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After some debate, Bainbridge opts to pay for green energy

Bainbridge Island has taken its first step in tapping green energy for its public utilities.

At Wednesday’s meeting, the Bainbridge Island City Council voted unanimously to make a $3,000 investment in Puget Sound Energy’s renewable energy program.

“This is a way of demonstrating with our public money, being responsible stewards of those dollars. And I like the idea of making that statement, reinforcing our belief in ourselves as an island and a community that supports environmentally sensitive and sustainable behavior,” said Mayor Anne Blair.

The opportunity to opt into the program came just after the city was awarded a $20,000 grant from Puget Sound Energy to install solar panels at the Waterfront Park Community Center. The grant was presented to the city in a short presentation earlier this month for the community’s success in promoting “green power” energy.

Bainbridge entered PSE’s Green Power Challenge against four other cities last year.

As part of the challenge, participating communities encouraged residents and businesses to purchase PSE’s renewable energy service, an option that’s been available to customers since 2002.

By meeting or surpassing its goal for new subscribers to the service, communities had the chance to win a $20,000 grant for a solar installation project in their community.

Bainbridge’s original goal was to enroll 1,250 new customers by the end of 2013. With support from Sustainable Bainbridge, the city exceeded their goal and ended the challenge with 1,326 new customers enrolled.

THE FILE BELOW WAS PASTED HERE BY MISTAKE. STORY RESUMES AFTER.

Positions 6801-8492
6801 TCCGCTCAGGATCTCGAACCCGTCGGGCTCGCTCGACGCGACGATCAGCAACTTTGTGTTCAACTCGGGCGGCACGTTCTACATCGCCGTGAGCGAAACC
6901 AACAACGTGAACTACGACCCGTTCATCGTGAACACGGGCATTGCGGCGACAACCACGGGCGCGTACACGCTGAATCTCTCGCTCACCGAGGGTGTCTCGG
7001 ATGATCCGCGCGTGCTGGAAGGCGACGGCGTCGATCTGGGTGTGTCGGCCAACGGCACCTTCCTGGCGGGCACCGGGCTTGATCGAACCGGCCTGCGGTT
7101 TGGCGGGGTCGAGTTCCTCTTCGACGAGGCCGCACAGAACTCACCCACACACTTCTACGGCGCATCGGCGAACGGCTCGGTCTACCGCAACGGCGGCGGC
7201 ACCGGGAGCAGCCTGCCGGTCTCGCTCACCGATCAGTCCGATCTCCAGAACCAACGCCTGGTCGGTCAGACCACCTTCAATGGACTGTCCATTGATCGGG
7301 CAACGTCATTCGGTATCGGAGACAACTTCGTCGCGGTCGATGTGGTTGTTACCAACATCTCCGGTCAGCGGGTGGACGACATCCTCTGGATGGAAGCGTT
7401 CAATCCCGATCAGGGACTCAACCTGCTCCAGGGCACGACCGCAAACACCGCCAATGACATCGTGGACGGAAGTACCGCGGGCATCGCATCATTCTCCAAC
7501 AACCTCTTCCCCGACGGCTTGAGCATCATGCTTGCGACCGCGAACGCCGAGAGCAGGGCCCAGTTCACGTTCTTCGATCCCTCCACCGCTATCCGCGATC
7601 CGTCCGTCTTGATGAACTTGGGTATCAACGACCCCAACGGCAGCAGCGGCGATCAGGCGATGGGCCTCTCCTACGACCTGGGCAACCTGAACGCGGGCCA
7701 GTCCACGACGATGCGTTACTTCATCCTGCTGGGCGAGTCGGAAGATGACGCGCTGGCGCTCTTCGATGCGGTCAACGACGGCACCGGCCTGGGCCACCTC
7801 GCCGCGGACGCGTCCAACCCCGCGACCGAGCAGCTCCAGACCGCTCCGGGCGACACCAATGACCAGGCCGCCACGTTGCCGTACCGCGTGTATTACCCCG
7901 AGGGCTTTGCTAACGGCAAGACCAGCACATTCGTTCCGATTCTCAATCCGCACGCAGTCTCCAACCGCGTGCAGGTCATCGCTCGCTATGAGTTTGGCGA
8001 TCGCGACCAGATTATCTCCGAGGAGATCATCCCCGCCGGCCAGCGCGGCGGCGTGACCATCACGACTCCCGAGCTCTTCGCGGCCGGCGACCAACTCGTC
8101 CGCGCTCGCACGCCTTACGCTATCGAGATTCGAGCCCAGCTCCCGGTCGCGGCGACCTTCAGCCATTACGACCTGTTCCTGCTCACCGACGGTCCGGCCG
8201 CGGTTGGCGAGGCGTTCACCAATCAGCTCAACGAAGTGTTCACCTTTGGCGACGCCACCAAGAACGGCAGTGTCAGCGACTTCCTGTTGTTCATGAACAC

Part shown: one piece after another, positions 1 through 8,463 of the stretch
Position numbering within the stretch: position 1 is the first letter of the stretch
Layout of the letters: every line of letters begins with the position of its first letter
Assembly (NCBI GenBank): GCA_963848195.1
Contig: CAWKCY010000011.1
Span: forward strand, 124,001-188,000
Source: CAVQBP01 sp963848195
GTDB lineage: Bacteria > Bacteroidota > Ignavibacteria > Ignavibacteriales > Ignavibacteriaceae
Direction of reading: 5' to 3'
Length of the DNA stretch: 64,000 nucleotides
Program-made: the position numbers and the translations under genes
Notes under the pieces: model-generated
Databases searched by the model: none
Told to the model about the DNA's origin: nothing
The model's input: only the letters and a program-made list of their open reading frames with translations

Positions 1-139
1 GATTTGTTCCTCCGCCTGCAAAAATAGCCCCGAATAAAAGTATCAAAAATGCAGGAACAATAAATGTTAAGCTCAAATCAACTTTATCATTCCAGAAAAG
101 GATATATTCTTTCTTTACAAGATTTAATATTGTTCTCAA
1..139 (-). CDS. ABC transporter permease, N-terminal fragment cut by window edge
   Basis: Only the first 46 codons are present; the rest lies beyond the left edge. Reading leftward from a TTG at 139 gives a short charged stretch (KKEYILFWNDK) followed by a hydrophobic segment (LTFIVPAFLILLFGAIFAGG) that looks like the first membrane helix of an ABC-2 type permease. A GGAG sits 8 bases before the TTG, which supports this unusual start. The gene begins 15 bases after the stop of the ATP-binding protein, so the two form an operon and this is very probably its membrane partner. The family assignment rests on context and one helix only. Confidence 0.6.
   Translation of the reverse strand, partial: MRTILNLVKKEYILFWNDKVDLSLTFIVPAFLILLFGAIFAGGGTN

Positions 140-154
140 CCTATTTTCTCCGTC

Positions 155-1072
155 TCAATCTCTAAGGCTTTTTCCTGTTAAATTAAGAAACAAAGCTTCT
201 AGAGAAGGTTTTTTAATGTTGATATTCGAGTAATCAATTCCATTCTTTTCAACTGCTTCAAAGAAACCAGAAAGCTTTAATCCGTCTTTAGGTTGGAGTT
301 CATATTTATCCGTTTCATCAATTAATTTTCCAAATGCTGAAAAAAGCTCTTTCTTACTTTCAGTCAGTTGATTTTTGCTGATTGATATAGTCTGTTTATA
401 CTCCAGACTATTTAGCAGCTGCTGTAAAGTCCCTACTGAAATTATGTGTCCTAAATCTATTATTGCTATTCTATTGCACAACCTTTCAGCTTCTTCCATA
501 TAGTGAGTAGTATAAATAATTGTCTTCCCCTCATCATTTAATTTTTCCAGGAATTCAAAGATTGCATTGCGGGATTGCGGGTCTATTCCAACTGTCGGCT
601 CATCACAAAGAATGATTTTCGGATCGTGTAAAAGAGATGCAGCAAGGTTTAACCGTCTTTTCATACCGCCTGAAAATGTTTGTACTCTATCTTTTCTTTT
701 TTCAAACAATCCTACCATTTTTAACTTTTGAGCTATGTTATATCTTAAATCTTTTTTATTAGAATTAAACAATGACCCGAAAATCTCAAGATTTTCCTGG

True to its promise, PSE will work with the city this year to install a new solar panel on top of Waterfront Park Community Center.

The opportunity to reduce the city’s carbon footprint didn’t stop there for council members.

Shortly after accepting the grant, city staff asked the council to make Bainbridge a role model by also purchasing green power. The purchase would exemplify the city’s public policy to promote sustainability, energy conservation, and reduce fossil fuel consumption and its carbon footprint.

Staff proposed that 100 percent of the city’s approximately 65 electrical accounts utilize green power at no more than $14,370 per year, in addition to the city’s current total electrical bill of $350,000 per year.

Because the Green Power Program is not the least costly energy service, the council must authorize the purchase.

Through the program, PSE works with independent producers in the Pacific Northwest to buy clean electricity.

These businesses offer wind, solar, methane from landfills and livestock and other green energy sources.

The purpose of the higher cost, Heather Mulligan of PSE told the council earlier this month, is to subsidize long-term renewable energy facility projects — an investment that follows the 2006 state initiative requiring all qualifying utilities to obtain 15 percent of their electricity from renewable resources by 2020.

Since the facility projects are mandatory, all utility customers will be supporting the developments eventually, Mulligan said. Green power participants, though, will be contributing right away.